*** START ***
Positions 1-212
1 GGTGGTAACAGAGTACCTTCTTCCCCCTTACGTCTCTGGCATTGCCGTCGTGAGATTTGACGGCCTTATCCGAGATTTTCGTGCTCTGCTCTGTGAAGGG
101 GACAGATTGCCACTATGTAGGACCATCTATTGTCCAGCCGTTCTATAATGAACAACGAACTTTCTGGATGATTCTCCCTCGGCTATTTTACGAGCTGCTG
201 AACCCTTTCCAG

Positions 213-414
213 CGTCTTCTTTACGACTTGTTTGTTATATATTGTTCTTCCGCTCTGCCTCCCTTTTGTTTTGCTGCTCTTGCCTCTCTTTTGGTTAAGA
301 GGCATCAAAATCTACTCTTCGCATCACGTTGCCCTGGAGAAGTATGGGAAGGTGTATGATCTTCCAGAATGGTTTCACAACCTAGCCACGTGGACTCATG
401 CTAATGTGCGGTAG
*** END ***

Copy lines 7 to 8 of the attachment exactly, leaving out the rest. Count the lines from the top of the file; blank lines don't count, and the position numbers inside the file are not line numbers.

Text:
301 GGCATCAAAATCTACTCTTCGCATCACGTTGCCCTGGAGAAGTATGGGAAGGTGTATGATCTTCCAGAATGGTTTCACAACCTAGCCACGTGGACTCATG
401 CTAATGTGCGGTAG